The American Dream Is a Myth

985 Words4 Pages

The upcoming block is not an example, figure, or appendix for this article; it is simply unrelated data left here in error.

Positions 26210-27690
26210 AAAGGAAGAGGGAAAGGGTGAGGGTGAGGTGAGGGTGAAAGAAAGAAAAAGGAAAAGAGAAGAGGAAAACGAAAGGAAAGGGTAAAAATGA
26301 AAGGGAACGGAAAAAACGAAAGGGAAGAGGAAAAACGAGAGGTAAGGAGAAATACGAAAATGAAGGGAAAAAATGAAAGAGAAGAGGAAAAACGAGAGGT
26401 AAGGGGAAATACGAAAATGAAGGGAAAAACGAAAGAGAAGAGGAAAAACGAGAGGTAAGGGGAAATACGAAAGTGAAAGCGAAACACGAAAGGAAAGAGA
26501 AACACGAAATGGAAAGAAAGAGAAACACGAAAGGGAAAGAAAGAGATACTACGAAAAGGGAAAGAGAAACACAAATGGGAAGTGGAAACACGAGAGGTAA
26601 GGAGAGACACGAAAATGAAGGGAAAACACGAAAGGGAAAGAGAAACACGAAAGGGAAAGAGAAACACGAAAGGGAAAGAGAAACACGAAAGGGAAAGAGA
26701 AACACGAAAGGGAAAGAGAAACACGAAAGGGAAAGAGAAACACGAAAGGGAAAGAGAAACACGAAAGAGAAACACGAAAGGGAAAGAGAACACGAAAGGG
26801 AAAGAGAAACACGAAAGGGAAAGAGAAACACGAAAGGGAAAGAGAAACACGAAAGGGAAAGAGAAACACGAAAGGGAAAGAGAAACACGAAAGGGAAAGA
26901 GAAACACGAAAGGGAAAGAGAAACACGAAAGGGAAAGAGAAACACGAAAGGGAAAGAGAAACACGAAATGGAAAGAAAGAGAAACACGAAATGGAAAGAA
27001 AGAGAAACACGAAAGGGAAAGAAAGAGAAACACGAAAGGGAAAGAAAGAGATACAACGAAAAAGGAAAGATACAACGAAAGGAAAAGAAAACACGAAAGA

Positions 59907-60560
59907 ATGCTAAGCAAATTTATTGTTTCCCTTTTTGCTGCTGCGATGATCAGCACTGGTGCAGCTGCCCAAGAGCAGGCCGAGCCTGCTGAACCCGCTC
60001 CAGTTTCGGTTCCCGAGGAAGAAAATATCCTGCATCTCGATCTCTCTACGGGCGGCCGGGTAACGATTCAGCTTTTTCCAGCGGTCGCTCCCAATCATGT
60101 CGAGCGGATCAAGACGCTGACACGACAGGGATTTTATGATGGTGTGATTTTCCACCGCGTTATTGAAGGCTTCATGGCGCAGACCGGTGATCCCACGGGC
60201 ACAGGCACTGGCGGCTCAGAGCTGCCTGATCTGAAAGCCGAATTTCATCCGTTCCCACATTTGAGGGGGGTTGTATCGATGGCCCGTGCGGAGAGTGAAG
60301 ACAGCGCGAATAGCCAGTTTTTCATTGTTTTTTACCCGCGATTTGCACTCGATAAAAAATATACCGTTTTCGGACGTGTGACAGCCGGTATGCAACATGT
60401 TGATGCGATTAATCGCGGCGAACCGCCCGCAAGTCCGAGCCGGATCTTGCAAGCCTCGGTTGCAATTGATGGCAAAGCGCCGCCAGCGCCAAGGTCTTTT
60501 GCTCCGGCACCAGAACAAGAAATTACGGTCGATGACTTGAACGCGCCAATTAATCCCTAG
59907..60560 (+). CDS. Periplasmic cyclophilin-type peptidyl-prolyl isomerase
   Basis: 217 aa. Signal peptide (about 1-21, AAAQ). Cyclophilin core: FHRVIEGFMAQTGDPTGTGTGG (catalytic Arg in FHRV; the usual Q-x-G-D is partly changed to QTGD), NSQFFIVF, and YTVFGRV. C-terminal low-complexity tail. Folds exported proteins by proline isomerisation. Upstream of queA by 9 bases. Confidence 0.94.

The American Dream Myth or Reality? America has always been known as this symbolic land of freedom that can offer a fresh start. A place where people of any gender or race can live out their aspirations without any problem, but is any of that actually true? America is plagued with: poverty, unemployment, foreclosures, bankruptcy, corruption, deceit, divorce, etc. Even in the initial founding of the United States there was separation in the opportunities presented to individuals. How can a country with the same problems as all the others also be a productive safe haven? The American dream is a myth due to the never ending issues within society, especially for the minorities. Immigration has always been popular for America out of “230 million people around the world living outside the country of their birth, 46 million of them in the United States” (Clark). A massive variety of people take the opportunity to come to America and start a life here for themselves and/or their families. Undeniably the environment here is much better for raising a family, and the threats are fewer. However, this does not alter the fact that the American social structure makes it extremely difficult for immigrants to succeed. This “dream land” the United States is known for being is simply failing, and a lie for the majority of foreign citizens. Pat Mora’s poem entitled Immigrants is a very accurate representation of this point. In her writing she describes the general emotions and actions of families who have moved to America from spanish and polish speaking countries. Mora has a very interesting way of capturing many immigrant parents concerns about raising their child as a “fine american boy” or a “fine american girl” (Mora) by the standards set by the society around them. As mentioned earlier the United States definately does not make it easy for immigrants to create a life,
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